1. Yes! My husband has been on the same journey as you. I have followed your blog and each time you post, its almost exactly where he is too. He has all these side effects too. One thing he has found helpful is acupuncture and some Chinese medicine. When the headaches and neck tension get beyond relief, we get him in for a few sessions of the acupuncture and it stops things.

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  2. aspercreme--it is a rub in creme ---my neck goes through hell after too much time in the computer --i am 62 and have been leaglly blind from the age of 15 frustrstion is my middle name ---you will learn as you go along --don't know what your age is --but my advice is never let anyone tell you (you can't) only you can decide that --but before you say that at least try---i could tell you many stories good and bad stay strong -----my name is chuck candb250@yahoo.com ---good luck

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  3. I think I've developed over the years a bad posture as some would say. I also need to take time off from work, 1 day per month or sometimes more if the migraines get worse. I've also noticed that if I keep my eyes hydrated I don't get migraines. Sometimes, several days of migraines on and off also could mean that you need more magnification (increase it by few notches and see if it helps).

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  4. Thanks so much for this blog. I am 57 and have had stargardts for 25 years. During much of that time my eyesight would make small declines then plateau for a while. But the vision loss in recent years has rapidly progressed. I still have a small amount of usuable sight in my left eye. You are absolutely correct that we often get little warning of what to expect and I ditto everything you've mentioned above. Another concern I've dealt with is the reaction of other people. Some are offended when I don't recognize them in public. I try to explain but many can't grasp the concept of 'central' vision loss. They seem to equate stargardts to far-sightedness and ask why I don't get new glasses. I also never expected the personal battle to stay socially invovled and not hermitize. I never expected the anxiety and fear of public places to be so overwhelming. But I am working on that and reading the experiences of others is helpful. So we are challenged right? Honestly, with the all the pain, fear and confusion...I like being challenged. I like solving problems and pushing to be stronger. Anything else would be so boring...well, that's what I tell myself. Thanks for your blog again!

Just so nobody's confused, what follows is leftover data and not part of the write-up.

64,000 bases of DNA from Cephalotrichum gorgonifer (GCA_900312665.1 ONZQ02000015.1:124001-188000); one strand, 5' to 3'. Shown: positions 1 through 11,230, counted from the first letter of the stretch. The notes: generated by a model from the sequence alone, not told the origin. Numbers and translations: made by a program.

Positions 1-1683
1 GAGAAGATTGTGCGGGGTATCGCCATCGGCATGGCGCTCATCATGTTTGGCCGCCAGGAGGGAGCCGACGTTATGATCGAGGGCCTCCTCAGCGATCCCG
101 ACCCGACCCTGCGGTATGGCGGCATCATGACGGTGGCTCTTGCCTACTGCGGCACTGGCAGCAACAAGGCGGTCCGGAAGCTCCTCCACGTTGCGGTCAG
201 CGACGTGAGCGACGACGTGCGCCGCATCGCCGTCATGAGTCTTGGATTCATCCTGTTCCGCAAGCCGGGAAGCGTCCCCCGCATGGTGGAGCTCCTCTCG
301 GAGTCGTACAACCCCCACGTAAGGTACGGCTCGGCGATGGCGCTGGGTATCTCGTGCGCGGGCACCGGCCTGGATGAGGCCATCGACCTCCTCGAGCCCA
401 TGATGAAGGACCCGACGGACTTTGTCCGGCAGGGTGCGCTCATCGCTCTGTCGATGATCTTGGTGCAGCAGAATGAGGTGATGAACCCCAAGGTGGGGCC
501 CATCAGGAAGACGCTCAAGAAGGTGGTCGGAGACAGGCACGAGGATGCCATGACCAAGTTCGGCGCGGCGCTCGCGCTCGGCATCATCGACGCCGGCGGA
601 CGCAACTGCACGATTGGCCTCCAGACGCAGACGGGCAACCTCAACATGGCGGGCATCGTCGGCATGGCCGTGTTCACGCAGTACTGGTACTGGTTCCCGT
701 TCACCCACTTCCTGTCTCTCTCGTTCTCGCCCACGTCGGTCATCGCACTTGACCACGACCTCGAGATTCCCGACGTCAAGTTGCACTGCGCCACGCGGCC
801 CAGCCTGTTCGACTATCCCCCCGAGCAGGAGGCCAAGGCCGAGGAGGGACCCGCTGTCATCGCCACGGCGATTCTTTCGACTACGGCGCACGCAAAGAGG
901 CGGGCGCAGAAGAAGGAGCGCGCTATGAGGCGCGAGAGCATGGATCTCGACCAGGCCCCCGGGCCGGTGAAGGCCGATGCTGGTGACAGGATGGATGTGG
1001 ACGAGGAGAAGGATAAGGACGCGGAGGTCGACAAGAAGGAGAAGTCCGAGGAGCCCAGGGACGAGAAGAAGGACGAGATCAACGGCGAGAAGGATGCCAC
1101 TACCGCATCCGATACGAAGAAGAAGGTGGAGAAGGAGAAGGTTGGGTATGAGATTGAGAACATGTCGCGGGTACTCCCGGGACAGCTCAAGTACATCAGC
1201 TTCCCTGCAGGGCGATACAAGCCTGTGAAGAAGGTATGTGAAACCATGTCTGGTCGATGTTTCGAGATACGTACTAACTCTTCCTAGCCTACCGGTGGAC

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  5. HEY ==CHUCK HERE ==THE PART YOU MENTIONED ABOUT FOLKS NOT UNDERSTANDING ==YOU ARE TOTALLY RIGHT ON THE MONEY-I HAVE BEEN LEGALLY BLIND FROM THE AGE OF 15 I'M NOW 62 AND MY OWN FAMILY ===SIBLINGS STILL DON'T UNDER STAND HOW STARGARDTS WORKS OR ===DOESN'T WORK--I DO WELL IN SPITE OF MY CONDITION==IN MY CASE MY EYES LOOK NORMAL AND I DO GET BY== SOME PEOPLE THAT AND SOME THAT DO KNOW YOU THINK AWWW YOUR OK YOU JUST DON'T SEE AS WELL AS OTHERS IT'S ALMOST NOT WORT TELLING PEOPLE --UNLESS WHAT I CALL (A NEED TO KNOW BASIS==I HOPE YOU ARE DOING WELL ========CHUCK

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  6. Here's what helped me: For the last 10+ years I'm doing Tai Chi, almost daily. The combination of gymnastics and meditation/concentration reduced my back and neck pains significally and gives me a inner strength and piece of mind that I can rely on dealing with the everyday difficulties.
    Cheers!

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  7. Good thing you have your own remedies for the pain you are experiencing, and all of them are positively working for you. Anyway, getting a massage and focusing it on your area of pain really does wonder. In any way, I hope you're faring great. Thanks for sharing that, Chrissy! All the best to you!

    Minda Mazer @ My Canton Chiropractor

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  8. Eye pain is often described as burning, sharp, shooting, dull, gritty, a feeling of "something in my eye," aching, pressure, throbbing, or stabbing. Sometimes eye pain is confused with other symptoms, such as a headache, sinus pain, toothache, or a migraine. Eye pain is a common reason for people to seek medical care from their doctor (or an ophthalmologist, a specialist who deals only with eyes).